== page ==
OAKLAND -- A federal jury on Monday determined that two police officers were justified in shooting an unarmed barber to death as he slumped on a trash pile after a foot-chase in 2010.

One of the officers testified that he thought Derrick Jones had two different guns moments before the fatal shots, but no guns were recovered.

Jurors deliberated only a few hours before finding that officers Omar Daza-Quiroz and Eirbeto Perez-Angeles did not violate Jones' civil rights. The suit was brought by Jones' widow.

The officers had responded to a report that Jones had tried to strangle a woman when Jones fled. Daza-Quiroz told the jury he heard a gun hitting the street and skidding away as Jones ran. Moments later, he testified, he saw what he described as a gun in Jones' hand.

Jones was later found with a small meta scale in his pocket and a VHS tape box stuffed in his jacket sleeve.

His parents settled a similar suit against the city for $225,000 earlier this year.

Daza-Quiroz said he thought Jones was about to pull a gun when he shot him multiple times. Jones died at the scene.

The rare federal civil rights trial over alleged police abuses was interrupted often by tense exchanges between U.S. District Judge Yvonne Gonzalez Rogers and Ayanna Jenkins-Toney, the lawyer for Jones' widow, Lanell Jones.

Jenkins-Toney had tried to use the Oakland Police Department's years of abuses of citizens and its failures to comply with a decade of use-of-force reform efforts ordered by another federal judge, Thelton Henderson, as a contextual backdrop to the Jones shooting. Oakland Police, she said, "shoot first" and then create scenarios to justify it later.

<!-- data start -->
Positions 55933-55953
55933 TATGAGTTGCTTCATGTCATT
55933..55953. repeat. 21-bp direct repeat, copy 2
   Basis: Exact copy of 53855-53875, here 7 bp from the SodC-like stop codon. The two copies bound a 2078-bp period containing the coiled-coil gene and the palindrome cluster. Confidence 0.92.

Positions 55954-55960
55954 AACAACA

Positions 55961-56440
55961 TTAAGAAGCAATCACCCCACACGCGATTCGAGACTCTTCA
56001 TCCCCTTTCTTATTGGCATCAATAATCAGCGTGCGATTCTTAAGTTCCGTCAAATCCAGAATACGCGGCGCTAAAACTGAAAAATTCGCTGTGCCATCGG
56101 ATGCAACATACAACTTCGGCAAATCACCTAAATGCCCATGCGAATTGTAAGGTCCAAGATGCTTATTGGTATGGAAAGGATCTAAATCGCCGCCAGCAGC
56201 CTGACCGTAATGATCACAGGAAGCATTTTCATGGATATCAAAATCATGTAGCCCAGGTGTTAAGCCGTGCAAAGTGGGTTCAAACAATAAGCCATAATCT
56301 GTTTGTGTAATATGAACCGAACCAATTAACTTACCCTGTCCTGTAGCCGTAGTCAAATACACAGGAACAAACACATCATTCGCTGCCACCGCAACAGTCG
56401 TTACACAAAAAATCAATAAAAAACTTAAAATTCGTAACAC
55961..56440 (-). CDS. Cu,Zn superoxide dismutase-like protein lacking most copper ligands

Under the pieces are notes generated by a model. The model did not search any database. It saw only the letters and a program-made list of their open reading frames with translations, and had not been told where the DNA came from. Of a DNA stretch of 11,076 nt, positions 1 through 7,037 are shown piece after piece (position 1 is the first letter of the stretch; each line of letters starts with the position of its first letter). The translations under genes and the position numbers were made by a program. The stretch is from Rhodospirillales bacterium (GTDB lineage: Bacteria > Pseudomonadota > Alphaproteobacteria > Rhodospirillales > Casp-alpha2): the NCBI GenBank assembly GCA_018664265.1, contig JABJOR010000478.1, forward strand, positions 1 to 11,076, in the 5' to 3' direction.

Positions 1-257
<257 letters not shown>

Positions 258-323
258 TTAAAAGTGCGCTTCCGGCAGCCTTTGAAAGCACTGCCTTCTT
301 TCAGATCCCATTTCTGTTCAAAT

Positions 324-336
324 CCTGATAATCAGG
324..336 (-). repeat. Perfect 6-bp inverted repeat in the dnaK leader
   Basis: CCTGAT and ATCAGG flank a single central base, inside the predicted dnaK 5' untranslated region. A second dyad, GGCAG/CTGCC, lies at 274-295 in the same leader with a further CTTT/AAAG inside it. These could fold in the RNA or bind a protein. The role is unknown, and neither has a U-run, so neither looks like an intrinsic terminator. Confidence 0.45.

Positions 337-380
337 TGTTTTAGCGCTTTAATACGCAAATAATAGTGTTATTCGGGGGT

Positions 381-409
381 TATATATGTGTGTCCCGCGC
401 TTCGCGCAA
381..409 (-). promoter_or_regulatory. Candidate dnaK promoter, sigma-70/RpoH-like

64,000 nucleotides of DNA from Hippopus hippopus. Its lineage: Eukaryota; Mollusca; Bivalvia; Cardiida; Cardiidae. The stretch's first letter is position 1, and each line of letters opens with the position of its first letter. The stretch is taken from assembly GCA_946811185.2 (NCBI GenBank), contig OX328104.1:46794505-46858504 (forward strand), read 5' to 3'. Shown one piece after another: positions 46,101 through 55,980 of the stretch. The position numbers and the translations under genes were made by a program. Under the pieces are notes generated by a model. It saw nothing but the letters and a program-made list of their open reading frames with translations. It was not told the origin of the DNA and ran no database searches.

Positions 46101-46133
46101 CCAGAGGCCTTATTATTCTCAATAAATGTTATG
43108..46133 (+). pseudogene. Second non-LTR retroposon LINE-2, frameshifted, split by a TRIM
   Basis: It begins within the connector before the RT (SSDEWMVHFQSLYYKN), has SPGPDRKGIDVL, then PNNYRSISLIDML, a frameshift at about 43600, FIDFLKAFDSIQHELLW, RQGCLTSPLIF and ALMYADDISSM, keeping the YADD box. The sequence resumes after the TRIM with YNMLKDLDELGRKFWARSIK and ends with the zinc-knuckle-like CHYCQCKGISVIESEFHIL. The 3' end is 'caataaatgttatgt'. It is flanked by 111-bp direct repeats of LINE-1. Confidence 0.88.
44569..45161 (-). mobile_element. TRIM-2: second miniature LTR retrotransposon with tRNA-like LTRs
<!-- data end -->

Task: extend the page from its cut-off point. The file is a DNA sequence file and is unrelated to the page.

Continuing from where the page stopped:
But Gonzalez-Rogers limited Jenkins-Toney to only the fact of the Jones shooting in her case, not allowing the defendants' history of using force, including another shooting, to be presented to the jury.

Jenkins-Toney said early in the trial she hoped to appeal some of the judge's pre-trial rulings.

Jenkins-Toney also seemed at times to struggle early in her case as the judge called her questioning of Daza-Quiroz repetitive.

After Jenkins-Toney told jurors that the officers -- who were represented by an insurance company -- would not be personally responsible for any potential damages awarded, the judge threatened to declare a mistrial.

An attorney for Daza-Quiroz and Perez Angeles said during her closing arguments that the officers were simply doing their jobs and that Jones presented a legitimate threat given his actions.

"Daza-Quiroz was afraid, and he needed to protect himself and his partner -- and the public," said the attorney, Aimee Hamoy-Perera.

Staff writer Angela Woodall contributed to this story. Reach Thomas Peele at tpeele@bayareanewsgroup.com. Follow him at twitter.com/thomas_peele.